Spring For Change

By: Venerable Rev. Brian Chang-Jin Kenna

There is a quote by Bishop Reginald Heber, “Spring unlocks the flowers to paint the laughing soil.”  Spring is often the time of year when we begin to notice changes all around us. Spring brings with it a renewal as the sometimes harsh realities of winter are ending.  Changes in the seasons are easy to take notice of and accept both externally and internally.  But what about cultural change?  Changes in the institutions and ideas that for many of us have existed before our time, but have been ingrained into us through family values, religion, and education.  What happens when these things start changing?   People often tend to see this impermanence as something external to them. It’s something outside, and they think they can “make it go away” just as we would close a window to a cold breeze. But one cannot stay locked in their home forever. 

 So how do we address this as Buddhists? How do we talk to others as Buddhist leaders in our communities about the cultural changes happening all around us?  We teach about being agents for change, and what better time perhaps then now to be that agent.  We have the opportunity to lend our voices to those who are trying to have a positive impact on our culture today. We have the opportunity to speak truthfully, with words that inspire and not tear down. But we also have a great teaching opportunity with those who are trying to close that window to the breeze.  We can be aware of their suffering as well and use that as an opportunity to teach impermanence through loving speech and the ability to listen with intent to their stories as well.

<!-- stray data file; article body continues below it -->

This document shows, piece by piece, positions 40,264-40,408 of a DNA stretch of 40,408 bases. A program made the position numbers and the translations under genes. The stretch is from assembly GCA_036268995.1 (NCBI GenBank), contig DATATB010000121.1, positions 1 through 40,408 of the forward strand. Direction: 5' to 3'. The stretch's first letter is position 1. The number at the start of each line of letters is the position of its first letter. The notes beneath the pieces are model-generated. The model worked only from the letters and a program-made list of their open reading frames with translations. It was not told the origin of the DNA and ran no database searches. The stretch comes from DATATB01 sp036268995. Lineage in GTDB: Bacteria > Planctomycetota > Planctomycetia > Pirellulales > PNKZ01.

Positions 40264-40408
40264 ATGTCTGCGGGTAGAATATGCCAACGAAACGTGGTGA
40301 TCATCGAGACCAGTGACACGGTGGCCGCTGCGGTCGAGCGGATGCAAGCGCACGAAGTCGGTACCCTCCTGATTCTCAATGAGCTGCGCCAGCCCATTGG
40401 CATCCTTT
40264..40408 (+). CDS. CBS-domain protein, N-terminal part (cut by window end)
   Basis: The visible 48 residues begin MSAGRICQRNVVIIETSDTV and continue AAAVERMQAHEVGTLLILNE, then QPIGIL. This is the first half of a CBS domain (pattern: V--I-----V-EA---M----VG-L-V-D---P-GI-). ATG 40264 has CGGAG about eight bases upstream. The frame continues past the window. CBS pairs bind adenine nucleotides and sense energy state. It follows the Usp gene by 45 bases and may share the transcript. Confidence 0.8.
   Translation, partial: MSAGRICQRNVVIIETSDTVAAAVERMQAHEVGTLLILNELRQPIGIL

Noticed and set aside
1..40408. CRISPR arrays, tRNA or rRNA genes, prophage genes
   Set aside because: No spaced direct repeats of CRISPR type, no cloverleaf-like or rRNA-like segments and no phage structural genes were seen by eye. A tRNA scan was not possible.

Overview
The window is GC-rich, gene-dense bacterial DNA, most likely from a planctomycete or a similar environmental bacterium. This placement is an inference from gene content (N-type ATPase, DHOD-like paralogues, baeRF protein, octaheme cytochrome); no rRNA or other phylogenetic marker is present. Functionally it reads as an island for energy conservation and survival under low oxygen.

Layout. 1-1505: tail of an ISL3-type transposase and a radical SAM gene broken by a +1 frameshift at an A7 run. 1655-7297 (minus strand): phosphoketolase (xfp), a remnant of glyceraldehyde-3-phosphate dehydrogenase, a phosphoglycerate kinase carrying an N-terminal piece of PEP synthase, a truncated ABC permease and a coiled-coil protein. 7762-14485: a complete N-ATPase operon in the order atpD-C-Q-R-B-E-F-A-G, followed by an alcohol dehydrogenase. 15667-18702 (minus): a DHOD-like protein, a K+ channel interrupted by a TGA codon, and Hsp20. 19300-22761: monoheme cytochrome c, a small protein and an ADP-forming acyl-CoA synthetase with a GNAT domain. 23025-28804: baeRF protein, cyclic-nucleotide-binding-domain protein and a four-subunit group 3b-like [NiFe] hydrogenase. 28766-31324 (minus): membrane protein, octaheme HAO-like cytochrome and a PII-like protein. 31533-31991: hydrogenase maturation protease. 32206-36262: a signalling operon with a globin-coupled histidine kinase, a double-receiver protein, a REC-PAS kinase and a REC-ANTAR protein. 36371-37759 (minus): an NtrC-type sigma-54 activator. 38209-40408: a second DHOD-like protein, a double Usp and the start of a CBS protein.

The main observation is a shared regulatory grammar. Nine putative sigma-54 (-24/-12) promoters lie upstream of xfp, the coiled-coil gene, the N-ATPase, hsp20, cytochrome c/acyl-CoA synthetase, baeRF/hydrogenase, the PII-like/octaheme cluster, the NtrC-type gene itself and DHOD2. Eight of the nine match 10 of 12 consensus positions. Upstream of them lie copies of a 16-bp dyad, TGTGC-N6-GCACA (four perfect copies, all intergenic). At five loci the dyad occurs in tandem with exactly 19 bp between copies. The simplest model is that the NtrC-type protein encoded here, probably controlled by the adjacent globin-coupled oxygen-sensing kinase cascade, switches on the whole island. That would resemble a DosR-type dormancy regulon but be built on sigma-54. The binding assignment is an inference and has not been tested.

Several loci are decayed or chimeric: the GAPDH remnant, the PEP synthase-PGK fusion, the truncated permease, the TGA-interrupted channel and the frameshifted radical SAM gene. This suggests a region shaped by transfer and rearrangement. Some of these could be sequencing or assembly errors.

Nothing stays the same, whether it be nature, our culture, our practice and ourselves.   So as the seasons turn from winter to spring, let us use that as a reminder to slow down and observe all the continual change that is around us. To remember that we too are not separate from this impermanence and also never separate from our own true nature. True knowledge is not attained by thinking. It is what you are; it is what you become. – Sri Aurobindo

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